In addition to its Oak Ridge Drive location, there is a second Stroud’s restaurant at 4200 Shawnee Mission Parkway in Fairway, Kan. The original Stroud’s location at 85th and Troost in Kansas City closed on Dec. 31, 2005.
To go with Ruff’s basic Stroud’s recipe we have included fried chicken recipes from two well-known cooks.
Paula Dean’s Southern fried chicken
2 1/2-pound chicken, cut into pieces
Oil, for frying, preferably peanut oil
1 cup salt
1/4 cup black pepper
1/4 cup garlic powder
1/3 cup water
1 cup hot red pepper sauce
2 cups self-rising flour
1 teaspoon pepper
To make the house seasoning, mix ingredients together and store in an airtight container for up to 6 months.
In a medium size bowl, beat the eggs with the water. Add enough hot sauce so the egg mixture is bright orange. In another bowl, combine the flour and pepper. Season the chicken with the house seasoning. Dip the seasoned chicken in the egg, and then coat well in the flour mixture.
Heat the oil to 350 degrees in a deep pot. Do not fill the pot more than 1/2 full with oil.
Fry the chicken in the oil until brown and crisp. Dark meat takes longer than white meat. It should take dark meat about 13 to 14 minutes, and white meat around 8 to 10 minutes.
Bobby Flay’s fried chicken
1 quart buttermilk, plus 2 cups
Kosher salt and freshly ground pepper
2 teaspoons chile de arbol powder, or 2 tablespoons hot sauce, plus 2 teaspoons chile de arbol powder, or cayenne pepper
2 chickens (3 to 4 pounds each), each cut up into 8 pieces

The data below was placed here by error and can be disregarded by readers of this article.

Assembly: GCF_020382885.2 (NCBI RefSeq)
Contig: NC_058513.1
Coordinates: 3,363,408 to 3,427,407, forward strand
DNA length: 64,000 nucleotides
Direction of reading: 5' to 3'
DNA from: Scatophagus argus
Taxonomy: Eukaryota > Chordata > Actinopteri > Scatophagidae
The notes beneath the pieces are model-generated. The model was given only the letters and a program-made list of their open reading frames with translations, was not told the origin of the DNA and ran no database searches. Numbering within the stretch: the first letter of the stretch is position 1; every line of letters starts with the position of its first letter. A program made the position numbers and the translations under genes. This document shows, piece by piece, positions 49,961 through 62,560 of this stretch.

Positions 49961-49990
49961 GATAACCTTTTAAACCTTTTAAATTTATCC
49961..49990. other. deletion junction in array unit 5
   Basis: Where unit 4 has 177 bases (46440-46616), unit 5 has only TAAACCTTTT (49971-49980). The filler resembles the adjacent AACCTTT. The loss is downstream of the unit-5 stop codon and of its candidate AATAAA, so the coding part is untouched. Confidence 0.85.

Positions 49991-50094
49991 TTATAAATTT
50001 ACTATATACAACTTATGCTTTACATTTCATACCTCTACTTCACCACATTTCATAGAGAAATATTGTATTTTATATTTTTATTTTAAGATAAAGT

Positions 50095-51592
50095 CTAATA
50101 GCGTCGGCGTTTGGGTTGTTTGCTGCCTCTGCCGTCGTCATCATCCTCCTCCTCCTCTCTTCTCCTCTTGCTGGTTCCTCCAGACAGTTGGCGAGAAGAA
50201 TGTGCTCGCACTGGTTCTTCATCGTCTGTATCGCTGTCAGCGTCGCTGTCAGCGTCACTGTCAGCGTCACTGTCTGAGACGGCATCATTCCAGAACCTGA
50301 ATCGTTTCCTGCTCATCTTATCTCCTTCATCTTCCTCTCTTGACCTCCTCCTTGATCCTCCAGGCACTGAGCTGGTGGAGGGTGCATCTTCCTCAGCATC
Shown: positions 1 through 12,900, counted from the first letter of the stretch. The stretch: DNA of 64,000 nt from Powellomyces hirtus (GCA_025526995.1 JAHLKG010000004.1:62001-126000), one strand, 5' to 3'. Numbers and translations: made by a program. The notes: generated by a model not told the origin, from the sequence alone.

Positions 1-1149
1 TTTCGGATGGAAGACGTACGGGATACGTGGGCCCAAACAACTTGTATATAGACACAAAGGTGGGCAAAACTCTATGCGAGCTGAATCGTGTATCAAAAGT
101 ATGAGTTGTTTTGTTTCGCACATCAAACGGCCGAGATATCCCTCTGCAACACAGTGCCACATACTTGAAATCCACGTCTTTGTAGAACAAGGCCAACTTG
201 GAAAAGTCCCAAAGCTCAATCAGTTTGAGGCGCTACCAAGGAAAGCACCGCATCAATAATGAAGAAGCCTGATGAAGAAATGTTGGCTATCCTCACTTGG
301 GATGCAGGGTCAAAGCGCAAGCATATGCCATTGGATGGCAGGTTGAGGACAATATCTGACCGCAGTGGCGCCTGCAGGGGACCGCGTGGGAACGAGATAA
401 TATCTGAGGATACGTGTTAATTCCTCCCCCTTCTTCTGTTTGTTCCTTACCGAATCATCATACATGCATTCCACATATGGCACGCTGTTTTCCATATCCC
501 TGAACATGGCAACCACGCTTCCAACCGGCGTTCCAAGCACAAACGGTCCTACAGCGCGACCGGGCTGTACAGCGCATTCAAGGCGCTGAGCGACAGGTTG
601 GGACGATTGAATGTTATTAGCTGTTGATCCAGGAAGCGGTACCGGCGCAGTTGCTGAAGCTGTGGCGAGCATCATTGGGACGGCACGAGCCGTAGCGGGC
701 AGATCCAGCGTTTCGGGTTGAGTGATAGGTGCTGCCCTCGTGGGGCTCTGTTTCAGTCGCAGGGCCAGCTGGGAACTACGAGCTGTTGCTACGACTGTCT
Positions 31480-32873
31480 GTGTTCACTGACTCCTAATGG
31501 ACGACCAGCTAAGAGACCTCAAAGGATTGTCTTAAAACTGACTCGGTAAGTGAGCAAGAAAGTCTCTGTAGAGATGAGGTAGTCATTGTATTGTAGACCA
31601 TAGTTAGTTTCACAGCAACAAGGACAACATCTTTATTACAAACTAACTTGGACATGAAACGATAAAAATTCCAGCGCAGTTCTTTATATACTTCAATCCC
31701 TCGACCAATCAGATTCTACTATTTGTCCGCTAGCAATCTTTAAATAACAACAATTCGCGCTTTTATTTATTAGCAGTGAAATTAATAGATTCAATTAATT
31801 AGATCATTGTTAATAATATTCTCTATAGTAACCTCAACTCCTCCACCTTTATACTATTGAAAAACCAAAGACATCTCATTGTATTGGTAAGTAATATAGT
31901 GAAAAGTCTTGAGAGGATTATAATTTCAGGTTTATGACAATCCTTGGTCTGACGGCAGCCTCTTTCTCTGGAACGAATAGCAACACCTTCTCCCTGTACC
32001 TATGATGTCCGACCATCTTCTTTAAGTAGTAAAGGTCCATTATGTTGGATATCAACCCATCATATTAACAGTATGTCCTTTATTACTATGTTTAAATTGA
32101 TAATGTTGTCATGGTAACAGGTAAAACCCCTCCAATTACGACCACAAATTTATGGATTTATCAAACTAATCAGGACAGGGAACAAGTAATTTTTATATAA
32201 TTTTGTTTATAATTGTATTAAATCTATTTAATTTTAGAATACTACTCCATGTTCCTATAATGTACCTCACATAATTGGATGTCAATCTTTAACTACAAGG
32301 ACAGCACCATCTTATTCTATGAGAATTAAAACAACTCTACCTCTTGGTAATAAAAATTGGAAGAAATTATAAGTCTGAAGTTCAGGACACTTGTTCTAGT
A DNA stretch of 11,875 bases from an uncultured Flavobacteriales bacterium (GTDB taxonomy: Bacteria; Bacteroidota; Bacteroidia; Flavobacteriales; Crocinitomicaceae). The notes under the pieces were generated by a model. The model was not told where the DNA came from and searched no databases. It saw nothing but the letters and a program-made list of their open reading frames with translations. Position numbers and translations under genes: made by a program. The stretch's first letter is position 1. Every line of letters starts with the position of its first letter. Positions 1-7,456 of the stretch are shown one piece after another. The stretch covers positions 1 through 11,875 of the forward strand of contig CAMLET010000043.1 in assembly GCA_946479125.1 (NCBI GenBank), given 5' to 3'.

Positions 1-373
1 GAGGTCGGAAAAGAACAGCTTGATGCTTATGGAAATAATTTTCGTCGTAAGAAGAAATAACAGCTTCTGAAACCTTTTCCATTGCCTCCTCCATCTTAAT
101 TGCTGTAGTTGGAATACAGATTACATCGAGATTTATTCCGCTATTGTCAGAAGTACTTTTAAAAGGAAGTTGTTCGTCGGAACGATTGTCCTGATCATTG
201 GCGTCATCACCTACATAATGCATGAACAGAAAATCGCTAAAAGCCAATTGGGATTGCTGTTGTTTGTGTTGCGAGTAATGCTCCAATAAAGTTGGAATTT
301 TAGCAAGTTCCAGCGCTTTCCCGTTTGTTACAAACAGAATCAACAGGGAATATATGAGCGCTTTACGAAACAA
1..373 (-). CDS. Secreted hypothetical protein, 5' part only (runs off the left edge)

4 cups all-purpose flour
1 tablespoon garlic powder
1 tablespoon onion powder
1 tablespoon sweet paprika
Peanut oil, for deep-frying
In a large bowl or baking dish, whisk together 1 quart of the buttermilk, 2 tablespoons salt, 2 teaspoons of chile de arbol powder, or hot sauce, and a little bit of pepper, if desired. Add the chicken pieces, turn to coat, cover and refrigerate for at least 4 hours or overnight.
Place the remaining 2 cups of buttermilk in a bowl. Stir together the flour, garlic and onion powders, paprika and 2 teaspoons chile de arbol powder (or cayenne) in a large bowl. Divide flour mixture among 2 shallow platters and season generously with salt and pepper. Drain the chicken in a colander and pat it dry. Dredge the pieces a few at a time in the flour mixture and pat off excess, then dip in the buttermilk and allow excess to drain off. Dredge in the second plate of flour and pat off the excess. Put the chicken pieces on a piece of waxed paper or on a clean platter while you heat the oil.
Pour about 3 inches of oil into a deep cast iron skillet; the oil should not come more than halfway up the sides of the pot. Put the pot over medium-high heat and heat the oil to 375 degrees on a deep-fry thermometer. Working in batches, add the chicken pieces to the hot oil, 3 or 4 at a time and fry, turning the pieces occasionally, until evenly golden brown and cooked through, about 20 minutes. Remove from the oil with a slotted spoon and transfer to a rack to drain; repeat to cook the remaining pieces. Serve hot.